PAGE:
I felt pretty good when I arrived home last night. The port was pretty painful but they gave me I.V. painkillers in recovery and told me to use my Darvoset. That seems to be doing the trick. Today the site feels fine, just a little achy, so I switched to Motrin. Despite all the painkillers, I have a slight headache. The oddest thing about the surgery yesterday is that when I came out of anesthesia I was coughing and wheezing very badly and needed to have advair administered. Coughed most of last night but am fine now that I'm up today. I'm asthmatic so maybe something with the general anesthetic was atrigger.

My oncologist put the port on the right side. I am left-handed but his reasoning is that if you are driving it's better to have the port on the opposite side so it's more comfortable to wear a seatbelt. I also mentioned the potential bra-strap issue so although it's over far enough it will probably be visible under low cut clothing it won't interfere with my much-needed support system :)!

Down side is that all the fluids that went through me yesterday added 5#. Can’t wait to get to the nutritionist next week.

I hope some of this will help when it's time for your chemo to begin. be sure to let us know how you're doing!

Lyn

pamjay's picture
pamjay
Posts: 7
Joined: May 2009

Linda, Bonnie, Rasunshine, Lyn,

Thank you all for all the information. I've been reading your posts to my husband too since he's my main support system.

Lyn, you had quite a day! I'm tired just reading about it. Having to cope with food allergies and asthma too on top of all this can't be easy. I'm glad to have found someone that I can sort of go through this with and compare notes. Hopefully we will both breeze through this without much trouble.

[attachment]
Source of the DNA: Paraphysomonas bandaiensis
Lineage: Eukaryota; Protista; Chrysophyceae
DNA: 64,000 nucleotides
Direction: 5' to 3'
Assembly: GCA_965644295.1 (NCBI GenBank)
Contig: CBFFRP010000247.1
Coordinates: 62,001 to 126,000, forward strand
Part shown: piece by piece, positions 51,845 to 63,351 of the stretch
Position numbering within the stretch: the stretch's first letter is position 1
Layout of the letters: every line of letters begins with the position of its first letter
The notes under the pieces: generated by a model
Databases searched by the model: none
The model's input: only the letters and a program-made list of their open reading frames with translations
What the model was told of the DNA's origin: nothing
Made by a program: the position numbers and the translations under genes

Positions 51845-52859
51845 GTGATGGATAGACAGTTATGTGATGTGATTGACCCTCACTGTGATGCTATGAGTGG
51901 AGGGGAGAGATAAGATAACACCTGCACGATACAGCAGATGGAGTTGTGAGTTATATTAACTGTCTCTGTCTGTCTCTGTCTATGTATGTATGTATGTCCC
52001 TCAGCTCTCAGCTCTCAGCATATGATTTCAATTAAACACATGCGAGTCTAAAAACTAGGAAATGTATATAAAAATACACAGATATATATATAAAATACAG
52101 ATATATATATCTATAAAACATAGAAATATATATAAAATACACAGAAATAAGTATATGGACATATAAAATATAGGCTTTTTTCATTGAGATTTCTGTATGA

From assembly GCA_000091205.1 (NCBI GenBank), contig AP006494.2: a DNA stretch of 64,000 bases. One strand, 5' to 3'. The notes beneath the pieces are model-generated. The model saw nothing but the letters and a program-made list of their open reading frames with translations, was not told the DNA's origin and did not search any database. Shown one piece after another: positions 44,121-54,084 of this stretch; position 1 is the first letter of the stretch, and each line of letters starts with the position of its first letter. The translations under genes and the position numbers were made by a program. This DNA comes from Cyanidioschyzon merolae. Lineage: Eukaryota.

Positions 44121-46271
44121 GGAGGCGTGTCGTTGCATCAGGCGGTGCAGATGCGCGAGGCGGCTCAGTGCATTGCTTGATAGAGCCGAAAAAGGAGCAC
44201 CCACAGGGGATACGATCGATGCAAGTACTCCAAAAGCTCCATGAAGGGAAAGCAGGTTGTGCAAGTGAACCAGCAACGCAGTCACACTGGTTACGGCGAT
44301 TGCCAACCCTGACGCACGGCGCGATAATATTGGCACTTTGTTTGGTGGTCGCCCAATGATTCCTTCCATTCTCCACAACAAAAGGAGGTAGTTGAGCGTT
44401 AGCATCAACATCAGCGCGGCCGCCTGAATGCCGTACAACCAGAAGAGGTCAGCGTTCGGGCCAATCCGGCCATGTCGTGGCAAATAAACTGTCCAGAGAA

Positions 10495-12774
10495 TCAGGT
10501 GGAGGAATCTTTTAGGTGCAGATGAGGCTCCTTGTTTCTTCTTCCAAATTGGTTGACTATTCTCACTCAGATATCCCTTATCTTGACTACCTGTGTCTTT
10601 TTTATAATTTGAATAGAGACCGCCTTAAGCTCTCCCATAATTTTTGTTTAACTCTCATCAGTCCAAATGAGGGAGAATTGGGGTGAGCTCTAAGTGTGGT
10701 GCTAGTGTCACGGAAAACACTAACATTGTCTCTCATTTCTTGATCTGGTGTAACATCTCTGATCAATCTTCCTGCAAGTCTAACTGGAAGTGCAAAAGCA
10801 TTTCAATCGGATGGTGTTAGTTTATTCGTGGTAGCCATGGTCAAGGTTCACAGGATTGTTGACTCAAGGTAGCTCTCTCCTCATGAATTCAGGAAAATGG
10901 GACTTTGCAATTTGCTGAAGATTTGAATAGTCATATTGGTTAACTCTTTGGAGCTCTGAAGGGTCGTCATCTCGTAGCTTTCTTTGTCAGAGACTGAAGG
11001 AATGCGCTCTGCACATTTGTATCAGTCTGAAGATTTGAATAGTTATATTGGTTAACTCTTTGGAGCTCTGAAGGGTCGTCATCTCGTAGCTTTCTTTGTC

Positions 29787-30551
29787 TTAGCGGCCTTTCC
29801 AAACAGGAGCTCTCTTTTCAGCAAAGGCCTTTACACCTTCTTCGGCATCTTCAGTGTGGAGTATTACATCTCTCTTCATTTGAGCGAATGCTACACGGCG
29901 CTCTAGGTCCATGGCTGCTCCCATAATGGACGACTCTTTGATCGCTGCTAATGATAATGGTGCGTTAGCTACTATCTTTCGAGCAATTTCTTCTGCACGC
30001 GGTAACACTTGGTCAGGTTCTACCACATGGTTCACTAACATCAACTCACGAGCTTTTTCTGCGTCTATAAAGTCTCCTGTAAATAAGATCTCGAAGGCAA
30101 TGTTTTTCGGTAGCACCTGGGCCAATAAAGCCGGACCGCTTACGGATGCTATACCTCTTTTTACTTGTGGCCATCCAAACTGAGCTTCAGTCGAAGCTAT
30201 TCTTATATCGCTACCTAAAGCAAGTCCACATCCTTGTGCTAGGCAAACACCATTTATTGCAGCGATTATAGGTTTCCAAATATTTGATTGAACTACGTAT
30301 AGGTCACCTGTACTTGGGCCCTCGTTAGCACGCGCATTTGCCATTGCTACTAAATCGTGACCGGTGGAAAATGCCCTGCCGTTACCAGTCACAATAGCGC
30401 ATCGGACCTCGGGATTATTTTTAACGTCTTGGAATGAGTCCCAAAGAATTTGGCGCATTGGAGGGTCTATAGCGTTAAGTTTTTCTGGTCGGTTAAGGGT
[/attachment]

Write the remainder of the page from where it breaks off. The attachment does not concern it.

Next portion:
Luckily I am basically in good health. I am 65 years old and I know age is always a factor too but the only health issues I have are blood pressure, cholesterol and minor digestive problems all under control with medications.

I had not given what I eat or don't eat much thought, just figured I'd eat like normal. I don't eat a bad diet but it is not super nutritional either. I probably need to give that more attention.

I didn't know if anyone had found a preferred side for the port. I'm right handed but don't go out much so the seatbelt issue wouldn't be a big deal. I don't go out in the sun so don't wear bathing suits and at 65 almost 66 I don't wear anything too low cut anymore. My main concern is comfort in sleeping at night. I have back and joint pain issues and flop around like a fish all night from back to side and side to side but do tend to favor laying on my left side, that hip hurts the least quickly.

I have until the 18th of May to decide which side I want the port and then they may have a preferred side too for some reason but I'm open to all opinions on port placement.

Thanks to you all,
Pam

LPack's picture
LPack
Posts: 658
Joined: Oct 2008

Pam,

My port is on my right side and I am right handed. Have had no problems whatsover with my port. I am short so could have a seat belt issue anyways, but never have. Maybe just got use to it over the many, many years.

When my port is accessed, which it still is to flush once a month or blood work when needed, all the nurses really like the placement of my port.

I too have had joint pain even before chemo, probably because of menopause and arthritis, but now even more so. Water again helps with lubrication, kidneys, bowels and again with the chemo treatments to get it through your system faster.

Praying for you,
Libby

LPack's picture
LPack
Posts: 658
Joined: Oct 2008

I too did pretty good with carbo/taxol some nausea.........just remember drink plenty of water. Helps out with everything.

Libby

rasunshine
Posts: 28
Joined: Feb 2009